BORIS Johnson has promised that “do or die” he will take Britain out of the EU on Halloween.

The frontrunner to the be the next Tory leader was a on a media blitz yesterday, speaking to the BBC, LBC and Talk Radio. However, it only came after he refused to turn up to a head-to-head debate with rival Jeremy Hunt on Sky News.

Johnson, who still remains, by quite some considerable distance, the bookies’ favourite to be the next prime minister, also dodged questions about the row with partner Carrie Symonds which led to a neighbour calling the police.

During the interview with LBC, the show’s host, Nick Ferrari, asked Johnson about a photograph of him and Symonds, apparently taken in the Sussex countryside on Sunday. The picture featured prominently on the front pages of the papers yesterday, but there have been doubts expressed about the legitimacy of the image, with some claims that it was set up or even an old photo.

Ferrari, who asked 26 times if the pictures were staged or not, suggested that Johnson’s haircut in the photograph did not match his current, shorter style.

Johnson said: “I am aware of all sorts of pictures of me out on the internet. And it is entirely up to newspapers to decide what they want to print. It’s not a state secret, it just happens to be something I don’t want to get into.”

The National:

Asked to confirm if the pictures were old or not, he replied: “No. Why should I?”

When pressed on why his haircut appeared different in the pictures yesterday, he said: “This conversation is descending into farce ... this is beyond satire.”

Then, in the interview with Talk Radio, Johnson committed to leaving on October 31, adding: “Do or die, come what may.”

“I’ve never seen such morosity and gloom from a government,” he told TalkRadio.

“For three years we’ve been sitting around wrapped in defeatism telling the British public they can’t do this or that. It is pathetic.”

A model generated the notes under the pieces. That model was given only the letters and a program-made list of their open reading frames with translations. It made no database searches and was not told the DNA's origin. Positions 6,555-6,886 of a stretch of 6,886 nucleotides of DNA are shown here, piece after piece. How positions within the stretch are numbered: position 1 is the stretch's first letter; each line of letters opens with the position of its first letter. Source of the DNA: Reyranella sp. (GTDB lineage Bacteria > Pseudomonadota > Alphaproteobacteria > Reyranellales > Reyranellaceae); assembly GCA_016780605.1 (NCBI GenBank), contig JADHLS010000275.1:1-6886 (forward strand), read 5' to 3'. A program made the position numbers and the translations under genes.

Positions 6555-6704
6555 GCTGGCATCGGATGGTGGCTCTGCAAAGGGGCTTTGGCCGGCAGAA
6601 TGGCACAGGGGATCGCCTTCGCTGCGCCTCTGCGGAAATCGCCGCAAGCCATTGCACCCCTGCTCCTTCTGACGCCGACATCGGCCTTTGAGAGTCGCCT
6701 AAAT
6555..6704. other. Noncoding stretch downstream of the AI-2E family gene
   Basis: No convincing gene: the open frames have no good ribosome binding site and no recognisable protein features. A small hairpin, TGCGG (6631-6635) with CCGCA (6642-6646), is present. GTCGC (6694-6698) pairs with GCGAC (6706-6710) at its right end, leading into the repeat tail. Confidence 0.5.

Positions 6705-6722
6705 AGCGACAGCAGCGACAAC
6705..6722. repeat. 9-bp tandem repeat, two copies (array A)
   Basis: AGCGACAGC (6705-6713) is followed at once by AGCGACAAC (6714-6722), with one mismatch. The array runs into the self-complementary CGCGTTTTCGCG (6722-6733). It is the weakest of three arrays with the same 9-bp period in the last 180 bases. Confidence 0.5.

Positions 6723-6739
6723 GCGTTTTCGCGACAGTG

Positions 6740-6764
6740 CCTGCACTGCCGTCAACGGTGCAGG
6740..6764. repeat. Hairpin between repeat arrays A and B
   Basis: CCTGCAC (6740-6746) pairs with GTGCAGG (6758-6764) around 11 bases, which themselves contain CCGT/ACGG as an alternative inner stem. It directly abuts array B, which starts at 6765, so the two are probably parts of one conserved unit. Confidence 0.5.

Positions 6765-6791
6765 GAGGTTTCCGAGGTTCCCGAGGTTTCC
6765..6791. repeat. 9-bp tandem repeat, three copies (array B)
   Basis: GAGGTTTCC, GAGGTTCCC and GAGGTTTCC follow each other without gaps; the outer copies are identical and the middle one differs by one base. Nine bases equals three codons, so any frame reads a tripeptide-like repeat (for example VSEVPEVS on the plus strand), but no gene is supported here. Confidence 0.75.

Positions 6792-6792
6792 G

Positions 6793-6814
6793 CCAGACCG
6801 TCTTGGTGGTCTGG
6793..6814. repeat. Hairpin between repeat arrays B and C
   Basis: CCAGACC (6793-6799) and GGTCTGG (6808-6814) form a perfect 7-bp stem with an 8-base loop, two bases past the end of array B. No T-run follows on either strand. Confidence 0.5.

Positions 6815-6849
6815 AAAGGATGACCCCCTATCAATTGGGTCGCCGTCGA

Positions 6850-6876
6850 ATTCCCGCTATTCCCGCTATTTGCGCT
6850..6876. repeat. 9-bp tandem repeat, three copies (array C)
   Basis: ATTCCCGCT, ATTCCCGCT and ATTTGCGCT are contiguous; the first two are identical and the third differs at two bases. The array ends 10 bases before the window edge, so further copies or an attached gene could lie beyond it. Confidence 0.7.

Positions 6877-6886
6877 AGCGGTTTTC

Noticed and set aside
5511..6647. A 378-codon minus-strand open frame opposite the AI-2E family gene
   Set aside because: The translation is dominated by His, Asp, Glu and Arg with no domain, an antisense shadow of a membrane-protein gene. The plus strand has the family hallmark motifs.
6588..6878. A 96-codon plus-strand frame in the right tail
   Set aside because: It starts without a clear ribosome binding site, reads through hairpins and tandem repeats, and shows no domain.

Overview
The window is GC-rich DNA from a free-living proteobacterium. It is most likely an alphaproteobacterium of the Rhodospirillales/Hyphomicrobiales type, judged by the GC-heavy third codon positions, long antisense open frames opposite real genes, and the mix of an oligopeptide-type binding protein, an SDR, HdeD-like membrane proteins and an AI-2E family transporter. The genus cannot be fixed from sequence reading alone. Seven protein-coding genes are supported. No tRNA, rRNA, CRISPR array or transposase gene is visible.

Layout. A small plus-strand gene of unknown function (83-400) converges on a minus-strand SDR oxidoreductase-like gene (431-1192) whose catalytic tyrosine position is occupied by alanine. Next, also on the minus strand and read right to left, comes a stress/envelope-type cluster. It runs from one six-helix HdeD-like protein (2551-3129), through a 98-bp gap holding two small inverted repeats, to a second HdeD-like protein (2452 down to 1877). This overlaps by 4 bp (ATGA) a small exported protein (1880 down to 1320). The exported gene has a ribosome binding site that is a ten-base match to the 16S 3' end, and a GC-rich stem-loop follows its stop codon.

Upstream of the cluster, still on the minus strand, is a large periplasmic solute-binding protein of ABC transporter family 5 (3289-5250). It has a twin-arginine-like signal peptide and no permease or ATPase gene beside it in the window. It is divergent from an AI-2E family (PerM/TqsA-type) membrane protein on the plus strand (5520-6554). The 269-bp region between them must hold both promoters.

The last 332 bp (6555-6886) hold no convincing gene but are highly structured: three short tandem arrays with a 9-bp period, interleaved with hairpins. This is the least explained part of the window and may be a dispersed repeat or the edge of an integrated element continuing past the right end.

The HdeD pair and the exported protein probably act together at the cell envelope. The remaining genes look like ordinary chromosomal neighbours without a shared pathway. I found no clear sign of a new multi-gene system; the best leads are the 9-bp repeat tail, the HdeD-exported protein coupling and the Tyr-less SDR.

Johnson, who appointed former Tory leader Iain Duncan Smith as his campaign manager yesterday, later wrote to Hunt, asking the Foreign Secretary to also commit to Brexit by the end of October, with or without a deal.

“If you will not, voters deserve to know what alternative deadline you will set.

“What would you consider to be an acceptable delay?”

In response to Johnson’s letter, Hunt tweeted: “Hi Boris, it’s good to talk. But no need for snail-mail, why not turn up to Sky tonight and I’ll give you full and frank answers? #BoJoNoShow.”

Meanwhile, Downing Street has said the transition to the new prime minister is expected to take place on the afternoon of Wednesday, July 24 – the day after the result of the Tory leadership contest is announced.

Theresa May is expected to take her final Prime Minister’s Questions before heading to Buckingham Palace to resign,

“We would expect the transition to the new prime minister to take place on the Wednesday afternoon, after Prime Minister’s Questions,” May’s official spokesman said.

Analysis: Evasive Boris avoids the case for the Union

BORIS Johnson’s premiership would put “the future of our Union at its heart,” gushed three Scottish Tory MPs. 

Writing in the Telegraph on Monday, Ross Thomson, Colin Clark, and Douglas Ross assured readers that their man was a “passionate and committed Unionist”.

They added: “In Scotland, the SNP’s never-ending calls for Indy Ref two have become the never ending background noise of a midge loose in a room [sic]. 

“Boris is the candidate who has been clear that more referendums – on either the EU or independence – are not on the cards. In doing so he will help swat the SNP.”

The National:

Despite the proclamations of his proxies, it’s not entirely clear that Johnson has put the Union anywhere close to the heart of his campaign so far. 
There was no mention of what his three cheerleaders called the “awesome foursome” during any of the big media interviews yesterday. 

The closest Johnson came was during his chat on LBC, when he told host Nick Ferrari: “I want to bring this incredible country together to release the potential of the whole of the UK.”

But maybe there’s a reason he’s not saying so much about Scotland; last week’s YouGov poll of Tory members – the only voters with a vote in this election – suggested a majority would be happy to see Scots go their own way if it meant Brexit being delivered.

Perhaps another reason he’s not talking much about Scotland is because he’s not talking much about anything. He ducked out of a debate with Jeremy Hunt last night, and the interviews he does do are so rare and fleeting that they’re dominated by Brexit and his personal life.

Despite only a handful of votes up here, there is talk of another visit to Scotland – his last was in May before he declared – but with polls this weekend revealing that 53% of Scots would back a Yes vote in indyref2 if he becomes prime minister, Johnson is likely to discover that swatting is a pretty useless way to get rid of midges.